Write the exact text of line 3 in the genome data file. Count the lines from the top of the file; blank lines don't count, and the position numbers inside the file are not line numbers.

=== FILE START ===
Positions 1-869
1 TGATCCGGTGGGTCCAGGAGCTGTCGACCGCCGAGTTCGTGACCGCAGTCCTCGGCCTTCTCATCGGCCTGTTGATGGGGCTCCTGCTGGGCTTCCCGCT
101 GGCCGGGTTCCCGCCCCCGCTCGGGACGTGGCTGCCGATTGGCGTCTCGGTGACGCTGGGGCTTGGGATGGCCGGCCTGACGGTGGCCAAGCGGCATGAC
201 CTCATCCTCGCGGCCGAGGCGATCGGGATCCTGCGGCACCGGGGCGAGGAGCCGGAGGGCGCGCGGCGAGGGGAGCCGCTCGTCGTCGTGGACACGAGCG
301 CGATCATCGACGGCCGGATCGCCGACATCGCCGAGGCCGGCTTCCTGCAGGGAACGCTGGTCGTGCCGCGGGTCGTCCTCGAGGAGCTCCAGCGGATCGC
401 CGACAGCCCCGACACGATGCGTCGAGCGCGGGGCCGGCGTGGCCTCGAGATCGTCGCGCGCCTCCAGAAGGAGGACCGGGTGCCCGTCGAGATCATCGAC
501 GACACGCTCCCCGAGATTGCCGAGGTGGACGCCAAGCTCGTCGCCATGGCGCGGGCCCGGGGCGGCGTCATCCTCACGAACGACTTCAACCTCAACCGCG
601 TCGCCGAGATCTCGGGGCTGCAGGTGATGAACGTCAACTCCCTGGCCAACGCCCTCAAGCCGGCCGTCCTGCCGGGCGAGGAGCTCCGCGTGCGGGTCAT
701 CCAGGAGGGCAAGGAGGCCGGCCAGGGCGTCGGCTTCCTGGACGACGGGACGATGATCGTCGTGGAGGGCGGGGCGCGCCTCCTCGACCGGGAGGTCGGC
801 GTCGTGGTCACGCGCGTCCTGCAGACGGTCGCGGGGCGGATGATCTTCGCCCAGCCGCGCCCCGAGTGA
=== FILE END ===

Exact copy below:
101 GGCCGGGTTCCCGCCCCCGCTCGGGACGTGGCTGCCGATTGGCGTCTCGGTGACGCTGGGGCTTGGGATGGCCGGCCTGACGGTGGCCAAGCGGCATGAC